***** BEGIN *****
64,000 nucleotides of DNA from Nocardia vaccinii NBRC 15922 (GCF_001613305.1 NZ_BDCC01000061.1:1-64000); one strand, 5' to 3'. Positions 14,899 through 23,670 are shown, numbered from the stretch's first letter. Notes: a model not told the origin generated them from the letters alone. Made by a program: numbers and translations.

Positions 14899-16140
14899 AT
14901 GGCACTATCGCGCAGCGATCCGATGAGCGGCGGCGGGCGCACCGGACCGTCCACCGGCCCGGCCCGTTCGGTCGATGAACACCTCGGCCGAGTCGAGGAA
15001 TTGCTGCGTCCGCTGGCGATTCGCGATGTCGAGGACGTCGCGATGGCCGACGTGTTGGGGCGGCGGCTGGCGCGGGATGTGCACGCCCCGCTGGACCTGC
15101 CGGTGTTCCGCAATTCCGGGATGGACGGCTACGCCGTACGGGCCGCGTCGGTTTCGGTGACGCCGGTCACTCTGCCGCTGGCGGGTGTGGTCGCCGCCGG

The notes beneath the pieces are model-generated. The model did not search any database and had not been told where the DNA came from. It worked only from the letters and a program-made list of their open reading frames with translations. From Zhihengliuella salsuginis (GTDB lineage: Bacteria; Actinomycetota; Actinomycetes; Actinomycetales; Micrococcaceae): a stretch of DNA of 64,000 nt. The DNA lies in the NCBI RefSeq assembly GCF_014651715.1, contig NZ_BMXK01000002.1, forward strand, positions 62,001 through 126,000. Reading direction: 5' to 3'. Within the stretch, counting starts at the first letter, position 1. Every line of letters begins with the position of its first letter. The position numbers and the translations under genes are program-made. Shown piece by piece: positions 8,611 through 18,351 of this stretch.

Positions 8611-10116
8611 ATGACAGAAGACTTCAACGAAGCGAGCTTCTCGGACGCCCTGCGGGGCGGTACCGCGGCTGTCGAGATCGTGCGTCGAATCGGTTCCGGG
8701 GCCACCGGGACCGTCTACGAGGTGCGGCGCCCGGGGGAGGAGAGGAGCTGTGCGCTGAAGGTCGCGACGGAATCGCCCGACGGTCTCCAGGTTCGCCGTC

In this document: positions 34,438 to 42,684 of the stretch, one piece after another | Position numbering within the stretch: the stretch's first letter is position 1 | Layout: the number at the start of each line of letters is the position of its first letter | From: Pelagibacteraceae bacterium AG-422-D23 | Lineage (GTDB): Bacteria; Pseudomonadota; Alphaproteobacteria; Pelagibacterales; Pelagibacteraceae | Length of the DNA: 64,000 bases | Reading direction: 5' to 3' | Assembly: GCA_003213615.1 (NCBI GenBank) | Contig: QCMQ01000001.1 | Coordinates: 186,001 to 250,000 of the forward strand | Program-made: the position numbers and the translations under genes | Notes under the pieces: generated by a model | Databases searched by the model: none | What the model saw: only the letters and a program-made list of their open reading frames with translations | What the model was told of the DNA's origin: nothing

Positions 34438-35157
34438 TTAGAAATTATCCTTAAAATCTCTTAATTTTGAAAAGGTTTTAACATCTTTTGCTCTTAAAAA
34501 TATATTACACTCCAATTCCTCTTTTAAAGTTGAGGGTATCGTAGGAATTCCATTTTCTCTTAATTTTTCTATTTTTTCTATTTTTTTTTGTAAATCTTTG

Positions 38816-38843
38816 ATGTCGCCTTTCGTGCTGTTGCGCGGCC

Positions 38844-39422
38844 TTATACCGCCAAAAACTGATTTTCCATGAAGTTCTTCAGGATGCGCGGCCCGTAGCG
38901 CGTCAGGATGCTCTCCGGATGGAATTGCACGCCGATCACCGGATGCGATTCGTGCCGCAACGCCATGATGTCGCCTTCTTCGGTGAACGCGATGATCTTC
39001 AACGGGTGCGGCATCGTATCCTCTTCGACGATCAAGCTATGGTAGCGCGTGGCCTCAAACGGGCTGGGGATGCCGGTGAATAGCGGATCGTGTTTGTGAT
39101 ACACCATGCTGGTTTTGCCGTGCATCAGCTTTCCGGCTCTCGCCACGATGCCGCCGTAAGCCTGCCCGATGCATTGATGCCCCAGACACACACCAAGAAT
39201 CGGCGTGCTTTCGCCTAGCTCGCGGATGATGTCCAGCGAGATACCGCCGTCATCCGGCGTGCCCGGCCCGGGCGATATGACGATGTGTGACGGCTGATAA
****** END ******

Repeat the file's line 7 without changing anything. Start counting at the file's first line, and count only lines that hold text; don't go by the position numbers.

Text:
The notes beneath the pieces are model-generated. The model did not search any database and had not been told where the DNA came from. It worked only from the letters and a program-made list of their open reading frames with translations. From Zhihengliuella salsuginis (GTDB lineage: Bacteria; Actinomycetota; Actinomycetes; Actinomycetales; Micrococcaceae): a stretch of DNA of 64,000 nt. The DNA lies in the NCBI RefSeq assembly GCF_014651715.1, contig NZ_BMXK01000002.1, forward strand, positions 62,001 through 126,000. Reading direction: 5' to 3'. Within the stretch, counting starts at the first letter, position 1. Every line of letters begins with the position of its first letter. The position numbers and the translations under genes are program-made. Shown piece by piece: positions 8,611 through 18,351 of this stretch.